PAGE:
Time and time again we see in-house marketing departments shift gears in frustration or abandon implementation altogether because a sporadic approach to inbound marketing fails to gain traction. 

We get it—it takes precious time to create content for websites, maintain social media feeds, track analytics to see what’s working and what’s not.

Management is impatient to see results.

Marketing staffers become fatigued and website and social media content stagnates. Clients who see the best results from their marketing plans—particularly those who operate with a lean in-house staff—typically leverage an experienced agency partner to keep content fresh, feed the social media beast regularly, and monitor the analytics.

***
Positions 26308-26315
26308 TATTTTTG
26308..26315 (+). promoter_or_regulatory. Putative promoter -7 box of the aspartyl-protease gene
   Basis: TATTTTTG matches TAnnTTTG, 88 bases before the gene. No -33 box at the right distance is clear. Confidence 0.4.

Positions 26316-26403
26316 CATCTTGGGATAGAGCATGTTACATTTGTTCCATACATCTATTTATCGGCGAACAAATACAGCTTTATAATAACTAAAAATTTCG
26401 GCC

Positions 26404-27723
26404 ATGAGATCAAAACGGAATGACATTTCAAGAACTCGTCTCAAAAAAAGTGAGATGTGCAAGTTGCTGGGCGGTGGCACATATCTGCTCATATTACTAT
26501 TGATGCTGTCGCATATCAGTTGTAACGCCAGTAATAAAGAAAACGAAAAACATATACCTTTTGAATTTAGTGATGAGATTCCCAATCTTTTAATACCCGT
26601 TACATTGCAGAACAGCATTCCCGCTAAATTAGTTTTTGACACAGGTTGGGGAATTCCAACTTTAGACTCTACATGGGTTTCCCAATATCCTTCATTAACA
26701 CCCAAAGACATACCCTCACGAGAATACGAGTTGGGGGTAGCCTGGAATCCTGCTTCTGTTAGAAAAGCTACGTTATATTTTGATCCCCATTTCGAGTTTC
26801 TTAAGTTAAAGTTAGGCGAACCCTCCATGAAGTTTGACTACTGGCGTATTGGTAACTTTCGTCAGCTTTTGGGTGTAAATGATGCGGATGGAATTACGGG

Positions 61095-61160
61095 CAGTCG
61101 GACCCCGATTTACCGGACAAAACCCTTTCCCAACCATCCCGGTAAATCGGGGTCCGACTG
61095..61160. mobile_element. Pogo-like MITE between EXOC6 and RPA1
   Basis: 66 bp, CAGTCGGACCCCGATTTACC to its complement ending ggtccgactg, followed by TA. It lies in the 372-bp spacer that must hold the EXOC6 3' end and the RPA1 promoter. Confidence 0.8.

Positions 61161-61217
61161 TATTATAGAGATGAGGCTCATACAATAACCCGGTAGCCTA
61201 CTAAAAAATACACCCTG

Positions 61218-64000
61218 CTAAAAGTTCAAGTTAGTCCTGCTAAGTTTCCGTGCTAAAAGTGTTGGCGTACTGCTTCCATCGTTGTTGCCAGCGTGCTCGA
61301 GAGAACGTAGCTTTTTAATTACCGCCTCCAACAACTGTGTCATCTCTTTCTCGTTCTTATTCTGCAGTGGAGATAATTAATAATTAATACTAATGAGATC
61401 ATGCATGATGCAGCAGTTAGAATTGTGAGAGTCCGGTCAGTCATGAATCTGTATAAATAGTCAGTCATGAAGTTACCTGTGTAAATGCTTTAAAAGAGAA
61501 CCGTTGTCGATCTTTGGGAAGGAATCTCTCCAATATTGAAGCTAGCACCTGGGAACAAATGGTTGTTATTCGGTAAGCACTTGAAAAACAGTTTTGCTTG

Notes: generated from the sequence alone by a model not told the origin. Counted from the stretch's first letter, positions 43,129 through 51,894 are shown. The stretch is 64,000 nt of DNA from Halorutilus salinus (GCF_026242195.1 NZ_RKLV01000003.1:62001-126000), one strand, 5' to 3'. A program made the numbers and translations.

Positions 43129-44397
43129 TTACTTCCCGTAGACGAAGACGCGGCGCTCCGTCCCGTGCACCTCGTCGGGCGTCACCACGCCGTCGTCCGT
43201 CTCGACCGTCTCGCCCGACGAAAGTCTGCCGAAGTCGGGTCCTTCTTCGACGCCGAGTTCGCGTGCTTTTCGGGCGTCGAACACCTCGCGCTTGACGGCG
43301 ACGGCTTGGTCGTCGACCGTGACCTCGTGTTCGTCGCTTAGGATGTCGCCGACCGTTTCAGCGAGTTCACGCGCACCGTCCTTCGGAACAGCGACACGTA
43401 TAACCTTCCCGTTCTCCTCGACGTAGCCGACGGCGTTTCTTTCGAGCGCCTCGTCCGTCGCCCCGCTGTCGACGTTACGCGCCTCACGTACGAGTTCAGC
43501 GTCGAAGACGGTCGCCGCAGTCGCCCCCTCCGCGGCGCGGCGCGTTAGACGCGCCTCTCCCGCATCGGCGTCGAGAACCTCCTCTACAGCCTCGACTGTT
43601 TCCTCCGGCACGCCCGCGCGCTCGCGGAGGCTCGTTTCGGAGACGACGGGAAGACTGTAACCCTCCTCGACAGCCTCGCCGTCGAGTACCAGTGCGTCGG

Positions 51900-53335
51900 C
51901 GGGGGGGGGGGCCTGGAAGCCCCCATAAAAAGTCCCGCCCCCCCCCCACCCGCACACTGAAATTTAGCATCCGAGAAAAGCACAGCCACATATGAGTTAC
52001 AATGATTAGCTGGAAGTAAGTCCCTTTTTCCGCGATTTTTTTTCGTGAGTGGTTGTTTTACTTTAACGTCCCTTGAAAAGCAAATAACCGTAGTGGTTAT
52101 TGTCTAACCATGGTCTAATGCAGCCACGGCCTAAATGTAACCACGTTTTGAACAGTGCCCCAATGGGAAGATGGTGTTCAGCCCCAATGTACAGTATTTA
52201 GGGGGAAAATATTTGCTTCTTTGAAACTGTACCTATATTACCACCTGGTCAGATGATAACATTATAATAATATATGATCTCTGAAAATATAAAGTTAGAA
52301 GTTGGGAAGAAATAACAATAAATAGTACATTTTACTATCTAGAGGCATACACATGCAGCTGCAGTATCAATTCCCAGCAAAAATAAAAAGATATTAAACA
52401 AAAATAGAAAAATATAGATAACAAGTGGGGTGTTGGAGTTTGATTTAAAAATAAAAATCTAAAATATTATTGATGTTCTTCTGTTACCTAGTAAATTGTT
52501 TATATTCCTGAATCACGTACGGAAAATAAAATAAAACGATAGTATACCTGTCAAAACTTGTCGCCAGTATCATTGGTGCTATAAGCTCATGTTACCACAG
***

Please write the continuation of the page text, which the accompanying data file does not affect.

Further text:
Now that we’ve covered common marketing mistakes, let’s circle back to the “magic mix” comment we made in the introduction. If there is one question we hear more than any other from prospective clients, it’s:

“What is the best ratio for allocating budget dollars between inbound and outbound marketing?”

Striking the best budget balance between outbound and inbound is an art and a science, and looks different for every company.  We like to call it “unbound” marketing. 

Illumine8’s Free Impact Audit can put you on the road to finding your company’s "magic mix".  (And help you stop killing your marketing ROI.)